Yoga has come a long way from its roots in the East. As it has become more popular in the West teachers have added their own twist — both literally and figuratively. In the process of becoming so widespread, however, it often gets misunderstood by both teachers and practitioners.
Yoga is a way of life, the uniting of the body, mind and spirit. Its real purpose is not just to become physically fit or mentally relaxed but also to deepen our own spirituality, enabling us to be more caring and aware, ultimately leading to self-realization. It is about making friends with our world, true inner happiness, and having a clear mind that is free from delusion.
Developed thousands of years ago, yoga has many different aspects: ethics, discipline, relaxation, service, meditation, devotion, and knowledge, as well as movement, in order to develop every aspect of our being and bring awakening. And it is in some of these other areas that we are seeing a lack of awareness, real misuse, and even abusive behavior.
In the early days, when yoga first became known in the West, the only way to train was by going to India or by a Swami or yoga master coming from India. They were the experts who embodied the wisdom of the ancients. For instance, Ed trained at the respected Bihar School of Yoga in India in 1968, in an unbroken lineage of yoga masters. He was initiated as a Swami by Paramahamsa Satyananda, whose guru was the renown Swami Sivananda of Rishikesh.
Nowadays, trainee teachers are being taught in “yoga schools” by western teachers, many, sadly, without the benefit of the traditional lineage. As a result, misunderstandings get passed on from teacher to student, in particular the idea that yoga is basically just exercise, without the addition of the rest of the teachings. For example, relaxation is sometimes included just for the last five minutes of a class, whereas the practice of yoga nidra (pratyahara), a deep, dynamic relaxation also known as yogic or conscious sleep, is traditionally practiced for at least 20-30 minutes. Similarly with dharana (concentration), and dhyana (meditation), that are rarely emphasized enough and yet are main teachings.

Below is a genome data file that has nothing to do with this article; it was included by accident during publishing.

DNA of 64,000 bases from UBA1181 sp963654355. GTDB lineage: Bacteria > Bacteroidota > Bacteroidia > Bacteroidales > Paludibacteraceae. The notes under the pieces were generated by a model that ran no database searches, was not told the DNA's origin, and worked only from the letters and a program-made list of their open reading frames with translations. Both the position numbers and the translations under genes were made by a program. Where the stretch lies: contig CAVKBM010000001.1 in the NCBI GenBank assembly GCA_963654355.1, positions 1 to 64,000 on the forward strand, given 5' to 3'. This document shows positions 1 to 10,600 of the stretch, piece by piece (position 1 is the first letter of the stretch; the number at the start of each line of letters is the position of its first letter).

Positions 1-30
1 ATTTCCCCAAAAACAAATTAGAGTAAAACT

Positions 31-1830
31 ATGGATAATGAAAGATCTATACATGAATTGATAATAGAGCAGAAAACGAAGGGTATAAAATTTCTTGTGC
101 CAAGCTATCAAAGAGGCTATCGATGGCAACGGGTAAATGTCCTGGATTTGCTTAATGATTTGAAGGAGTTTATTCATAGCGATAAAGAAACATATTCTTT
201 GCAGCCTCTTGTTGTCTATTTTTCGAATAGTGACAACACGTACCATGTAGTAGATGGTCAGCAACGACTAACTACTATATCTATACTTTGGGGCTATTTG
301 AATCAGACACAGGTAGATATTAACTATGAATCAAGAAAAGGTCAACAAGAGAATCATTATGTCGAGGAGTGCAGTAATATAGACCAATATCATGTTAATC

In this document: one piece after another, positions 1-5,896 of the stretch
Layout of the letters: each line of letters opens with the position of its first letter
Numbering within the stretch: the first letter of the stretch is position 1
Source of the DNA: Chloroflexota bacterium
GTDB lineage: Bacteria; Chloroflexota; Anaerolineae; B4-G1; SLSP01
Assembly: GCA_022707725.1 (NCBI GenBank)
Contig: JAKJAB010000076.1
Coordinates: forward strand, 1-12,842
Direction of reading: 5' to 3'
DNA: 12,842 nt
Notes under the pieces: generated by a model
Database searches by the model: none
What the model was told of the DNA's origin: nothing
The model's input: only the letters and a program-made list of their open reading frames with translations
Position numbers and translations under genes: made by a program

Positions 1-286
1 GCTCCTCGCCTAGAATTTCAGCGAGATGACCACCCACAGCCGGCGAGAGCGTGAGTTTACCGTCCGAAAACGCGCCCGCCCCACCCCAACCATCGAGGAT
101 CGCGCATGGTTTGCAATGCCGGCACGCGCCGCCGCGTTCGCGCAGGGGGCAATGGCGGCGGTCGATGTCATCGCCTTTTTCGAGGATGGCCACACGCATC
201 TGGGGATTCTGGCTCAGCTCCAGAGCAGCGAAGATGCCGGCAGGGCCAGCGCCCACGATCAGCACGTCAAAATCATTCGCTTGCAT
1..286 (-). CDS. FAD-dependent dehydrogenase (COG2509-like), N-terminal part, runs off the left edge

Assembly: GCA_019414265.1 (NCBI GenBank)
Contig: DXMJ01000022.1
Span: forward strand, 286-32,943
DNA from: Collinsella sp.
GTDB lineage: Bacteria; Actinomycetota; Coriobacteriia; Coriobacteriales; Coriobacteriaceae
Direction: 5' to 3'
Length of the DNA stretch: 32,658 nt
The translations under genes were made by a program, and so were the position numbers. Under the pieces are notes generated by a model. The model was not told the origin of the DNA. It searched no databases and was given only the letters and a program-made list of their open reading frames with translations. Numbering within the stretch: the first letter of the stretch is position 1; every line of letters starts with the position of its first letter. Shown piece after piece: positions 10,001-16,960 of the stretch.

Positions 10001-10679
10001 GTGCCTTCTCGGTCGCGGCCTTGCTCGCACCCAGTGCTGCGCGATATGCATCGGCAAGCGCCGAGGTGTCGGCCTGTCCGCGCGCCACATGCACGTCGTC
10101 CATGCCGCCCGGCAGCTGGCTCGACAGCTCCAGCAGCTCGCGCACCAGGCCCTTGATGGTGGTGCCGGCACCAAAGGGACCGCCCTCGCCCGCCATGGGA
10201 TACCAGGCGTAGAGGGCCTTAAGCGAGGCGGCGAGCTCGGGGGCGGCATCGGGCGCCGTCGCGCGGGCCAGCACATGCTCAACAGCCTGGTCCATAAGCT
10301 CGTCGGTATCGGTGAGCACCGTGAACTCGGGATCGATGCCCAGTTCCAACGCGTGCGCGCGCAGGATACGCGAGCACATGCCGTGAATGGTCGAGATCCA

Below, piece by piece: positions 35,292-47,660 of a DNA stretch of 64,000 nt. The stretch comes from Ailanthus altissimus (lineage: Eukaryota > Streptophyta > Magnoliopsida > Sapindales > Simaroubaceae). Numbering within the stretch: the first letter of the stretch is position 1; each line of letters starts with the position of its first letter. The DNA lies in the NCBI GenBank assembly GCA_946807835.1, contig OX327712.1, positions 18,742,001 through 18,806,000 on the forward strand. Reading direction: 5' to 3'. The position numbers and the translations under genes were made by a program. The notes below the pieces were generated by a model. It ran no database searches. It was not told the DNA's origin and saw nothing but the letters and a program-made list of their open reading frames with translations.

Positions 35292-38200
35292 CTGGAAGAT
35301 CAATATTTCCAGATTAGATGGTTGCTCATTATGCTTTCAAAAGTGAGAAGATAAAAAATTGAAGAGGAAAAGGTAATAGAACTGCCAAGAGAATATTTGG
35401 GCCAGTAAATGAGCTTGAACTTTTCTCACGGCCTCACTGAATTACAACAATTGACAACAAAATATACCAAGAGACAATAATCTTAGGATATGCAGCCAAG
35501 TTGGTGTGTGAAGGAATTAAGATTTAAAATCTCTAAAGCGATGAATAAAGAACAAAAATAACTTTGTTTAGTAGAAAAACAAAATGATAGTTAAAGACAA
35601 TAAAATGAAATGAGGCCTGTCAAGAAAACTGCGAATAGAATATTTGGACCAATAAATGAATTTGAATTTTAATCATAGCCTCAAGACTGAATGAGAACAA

We went into one yoga center near us and no one there had heard of any of the “other” yoga teachings, they just knew and taught hatha yoga as an exercise class. This is not unusual, but hatha is only one aspect of a rich and expansive system and these teachings are there for a reason: to develop conscious awareness.
In particular, we see yoga teachers wanting to be the most well known — my yoga, my meditation, my practice is the best. And even though the traditional methods are well proven over thousands of years, in an attempt to stand out from the crowd many create their own “brand” of yoga, often loosing the essence of the original meaning. It’s gone so far that, as reported in the UK Daily Mail: “Babies left screaming in terror as they are swung around head of ‘baby yoga’ guru who claims it is good for them.”
Being in the role of a teacher is a position laden with responsibility. As notoriety grows we see how easily the ego can get involved and how deluding power can become. Some teachers use their role in order to make more money (a lot of it), to have sex with students, or, as reported in a recent case, to use students to receive drugs. Gone are the teachings of yama and niyama, instructions on how to live an ethical and caring life through practicing harmlessness (ahimsa), being truthful, not being greedy, or indulging in addictions, as well as the importance of self-reflection so that we become aware of our own habits and mental tendencies.
Anyone can be a teacher as long as we chose that person to guide us, which doesn’t mean that person has practiced all of the teachings or is living a yogic life. Those that have tasted the beauty of yoga and embodied the depth, breadth, and full intent of its different forms could not harm, use or abuse another. They will have realized the beauty within themselves and be able to bring that out in their students. There is really no true yoga without love. A teacher with a loving heart is like a precious jewel.
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See our award-winning book: BE THE CHANGE, How Meditation Can Transform You and the World, forewords by the Dalai Lama and Robert Thurman, with contributors Seane Corn, Richard Freeman, Jack Kornfield, Jon Kabat-Zinn, Byron Katie, Jane Fonda, Marianne Williamson, and many others.
Deb is the author of the award-winning YOUR BODY SPEAKS YOUR MIND, Decoding the Emotional, Psychological, and Spiritual Messages That Underlie Illness.
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